8. donor-for-a-money-bleeder says:

    It’s no surprise VUWSA can’t produce a decent budget or keep to one. Not only do they lack proffesional management, but they put key responsibilities in the hands of an inexperienced executive and a lucky-dip president.

    If VUWSA had a clue, they’d have a shit load more to show for it. The organisation is over 100 years old and has an income of more than $2 million a year. You think they’d have more student friendly assets by now.

    The Canterbury Uni student association executive has the good sense to employ an advisory board (they make around $9[million] a year from their assets and their students pay a significantly lower fee). The Otago and Auckland student associations employ general managers with salarys close to $100,000. Both of these associations charge their students a fraction of what VUWSA does and they’re also both loaded with assets.

    It’s a shame the A-team didn’t get in last year. They may have been hopelessly unpopular, but they would have given the association some much needed business sense.

  9. donor: “The Otago and Auckland student associations… charge their students a fraction of what VUWSA does”

    The VUWSA levy is $125.40; OUSA’s is $87.73. So yes, OUSA’s is technically a “fraction” of VUWSA’s – Just over 2/3, or to be more precise, 69%. However this comparison is misleading, as Otago also have a more substantial “Welfare and Recreation” levy than Vic – essentially, the way students fund their associations and activities is different. Here’s a more complete comparison of the non-tuition fees for full time (108+ points per year) students:

    VICTORIA
    VUWSA levy: $125.40.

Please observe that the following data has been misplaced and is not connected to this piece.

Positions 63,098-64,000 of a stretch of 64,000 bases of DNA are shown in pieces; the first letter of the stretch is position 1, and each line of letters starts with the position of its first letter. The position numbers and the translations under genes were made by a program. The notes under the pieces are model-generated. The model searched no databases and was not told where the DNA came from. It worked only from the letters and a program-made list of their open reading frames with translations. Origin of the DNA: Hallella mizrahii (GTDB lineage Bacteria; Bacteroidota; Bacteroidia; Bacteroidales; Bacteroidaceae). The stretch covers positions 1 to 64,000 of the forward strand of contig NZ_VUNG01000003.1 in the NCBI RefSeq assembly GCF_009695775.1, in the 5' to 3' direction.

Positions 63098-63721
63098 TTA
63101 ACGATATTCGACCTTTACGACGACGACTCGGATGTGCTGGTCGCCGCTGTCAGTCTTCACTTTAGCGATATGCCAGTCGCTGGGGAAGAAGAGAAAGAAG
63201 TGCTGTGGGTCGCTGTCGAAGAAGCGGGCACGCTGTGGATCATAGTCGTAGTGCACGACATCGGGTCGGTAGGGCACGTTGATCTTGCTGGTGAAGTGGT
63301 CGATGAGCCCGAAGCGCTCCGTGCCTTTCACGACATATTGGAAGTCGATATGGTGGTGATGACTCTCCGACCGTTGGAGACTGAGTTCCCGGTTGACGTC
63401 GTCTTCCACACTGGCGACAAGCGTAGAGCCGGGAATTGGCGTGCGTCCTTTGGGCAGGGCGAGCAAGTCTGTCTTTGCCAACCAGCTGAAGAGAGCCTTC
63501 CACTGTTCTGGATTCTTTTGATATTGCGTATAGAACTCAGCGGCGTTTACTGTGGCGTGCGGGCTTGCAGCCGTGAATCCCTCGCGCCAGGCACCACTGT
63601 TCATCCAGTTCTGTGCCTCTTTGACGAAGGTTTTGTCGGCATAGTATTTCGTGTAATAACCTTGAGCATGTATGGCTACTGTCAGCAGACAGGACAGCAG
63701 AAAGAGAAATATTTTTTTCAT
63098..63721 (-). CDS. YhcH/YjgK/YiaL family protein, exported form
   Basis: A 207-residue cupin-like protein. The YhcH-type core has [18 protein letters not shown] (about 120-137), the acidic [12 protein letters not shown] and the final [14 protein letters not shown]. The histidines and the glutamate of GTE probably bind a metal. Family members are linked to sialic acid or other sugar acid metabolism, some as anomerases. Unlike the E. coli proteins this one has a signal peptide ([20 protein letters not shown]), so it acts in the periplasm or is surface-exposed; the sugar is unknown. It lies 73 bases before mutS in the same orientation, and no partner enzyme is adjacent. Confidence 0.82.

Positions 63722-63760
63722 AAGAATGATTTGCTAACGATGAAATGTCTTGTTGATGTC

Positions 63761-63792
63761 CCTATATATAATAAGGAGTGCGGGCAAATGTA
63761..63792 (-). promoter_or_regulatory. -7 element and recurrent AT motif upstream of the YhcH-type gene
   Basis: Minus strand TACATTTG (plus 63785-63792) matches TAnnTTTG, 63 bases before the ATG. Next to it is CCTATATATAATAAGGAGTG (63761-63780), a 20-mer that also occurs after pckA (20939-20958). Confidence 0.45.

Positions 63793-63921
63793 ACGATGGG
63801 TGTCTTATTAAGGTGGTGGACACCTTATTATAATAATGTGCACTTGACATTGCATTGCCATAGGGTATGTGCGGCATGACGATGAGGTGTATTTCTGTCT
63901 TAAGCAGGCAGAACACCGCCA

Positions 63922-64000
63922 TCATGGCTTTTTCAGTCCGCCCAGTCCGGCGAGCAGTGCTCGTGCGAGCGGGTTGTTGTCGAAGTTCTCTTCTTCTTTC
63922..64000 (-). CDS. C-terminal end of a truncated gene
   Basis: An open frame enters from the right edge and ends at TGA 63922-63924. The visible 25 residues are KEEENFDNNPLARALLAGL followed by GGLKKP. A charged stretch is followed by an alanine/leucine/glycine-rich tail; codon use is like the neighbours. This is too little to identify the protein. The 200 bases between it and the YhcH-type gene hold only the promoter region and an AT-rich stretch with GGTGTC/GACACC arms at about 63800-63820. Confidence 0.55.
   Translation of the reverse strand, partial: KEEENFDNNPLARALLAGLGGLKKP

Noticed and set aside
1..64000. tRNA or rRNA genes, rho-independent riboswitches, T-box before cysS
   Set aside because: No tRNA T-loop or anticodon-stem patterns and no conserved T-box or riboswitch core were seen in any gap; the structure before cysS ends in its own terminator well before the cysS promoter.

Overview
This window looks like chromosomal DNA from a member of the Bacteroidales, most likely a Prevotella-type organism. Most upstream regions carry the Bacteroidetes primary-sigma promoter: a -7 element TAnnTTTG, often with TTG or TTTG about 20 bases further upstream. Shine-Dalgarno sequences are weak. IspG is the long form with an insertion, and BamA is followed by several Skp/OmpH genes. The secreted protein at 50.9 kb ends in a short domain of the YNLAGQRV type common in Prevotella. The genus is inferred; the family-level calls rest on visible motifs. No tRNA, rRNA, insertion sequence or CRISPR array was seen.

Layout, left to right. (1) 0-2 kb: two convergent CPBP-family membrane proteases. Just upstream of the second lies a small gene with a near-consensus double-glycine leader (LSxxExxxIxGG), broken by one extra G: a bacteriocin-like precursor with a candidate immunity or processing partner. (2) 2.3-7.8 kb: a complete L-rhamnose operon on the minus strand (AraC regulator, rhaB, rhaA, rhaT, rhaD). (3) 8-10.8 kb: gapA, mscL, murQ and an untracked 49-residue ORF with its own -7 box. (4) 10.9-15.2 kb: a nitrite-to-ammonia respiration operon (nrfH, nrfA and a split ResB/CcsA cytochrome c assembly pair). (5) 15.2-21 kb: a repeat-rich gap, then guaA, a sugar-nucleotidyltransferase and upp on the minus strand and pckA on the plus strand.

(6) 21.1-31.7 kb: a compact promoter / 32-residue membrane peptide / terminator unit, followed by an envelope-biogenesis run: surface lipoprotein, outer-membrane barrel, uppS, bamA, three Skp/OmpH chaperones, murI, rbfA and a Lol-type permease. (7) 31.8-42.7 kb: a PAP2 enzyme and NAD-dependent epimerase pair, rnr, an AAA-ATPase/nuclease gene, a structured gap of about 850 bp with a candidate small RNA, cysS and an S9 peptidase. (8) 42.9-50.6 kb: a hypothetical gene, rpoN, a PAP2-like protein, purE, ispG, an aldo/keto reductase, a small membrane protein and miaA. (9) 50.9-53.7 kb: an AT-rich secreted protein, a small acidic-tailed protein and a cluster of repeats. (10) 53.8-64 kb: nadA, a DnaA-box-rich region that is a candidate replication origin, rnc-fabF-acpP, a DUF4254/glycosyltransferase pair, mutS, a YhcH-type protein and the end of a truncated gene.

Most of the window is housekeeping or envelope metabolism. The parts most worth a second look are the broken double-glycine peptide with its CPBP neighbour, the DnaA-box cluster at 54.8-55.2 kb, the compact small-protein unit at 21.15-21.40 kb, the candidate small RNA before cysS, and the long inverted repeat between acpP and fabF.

Amenities levy: c.$70.20+ (65c per point)
    Student services levy: $121.
    Student Assistance Levy: $24.
    Total: $340.60 (+65c for every point above 108)

    OTAGO
    OUSA $87.82
    OUSA Building Levy $87.73
    Welfare & Recreation Fees $225.00
    Total: $400.55

    OUSA also charge an Internet Access Fee of $38.50, for which they get free internet. We pay no internet fee and get no interent, so I’ve taken that part levy out of the comparison. What this more complete comparison shows is that although Vic students pay 1/3 more in their levy proper than Otago students, the VUWSA levy covers some items which are paid for separately at Otago; and when all this is taken into account, it looks like most Vic students actually pay less in compulsory non-tuition fees than Otago students, making a large part donor’s argument defunct. However they are correct to note that VUWSA hasn’t been nearly as successful in developing its assets as many other students associations. And yes, the association is in serious financial trouble and does, as donor says, need more business sense. Furthermore, as a former Otago student I can vouch that the substantial extra cost Otago students pay in levies is worthwhile, as the clubs, societies and other recreational activities organised around campus there far outstrip what we have here. However, the idea that [VUWSA] are charging us far more than other associations is incorrect and I felt I should point this out.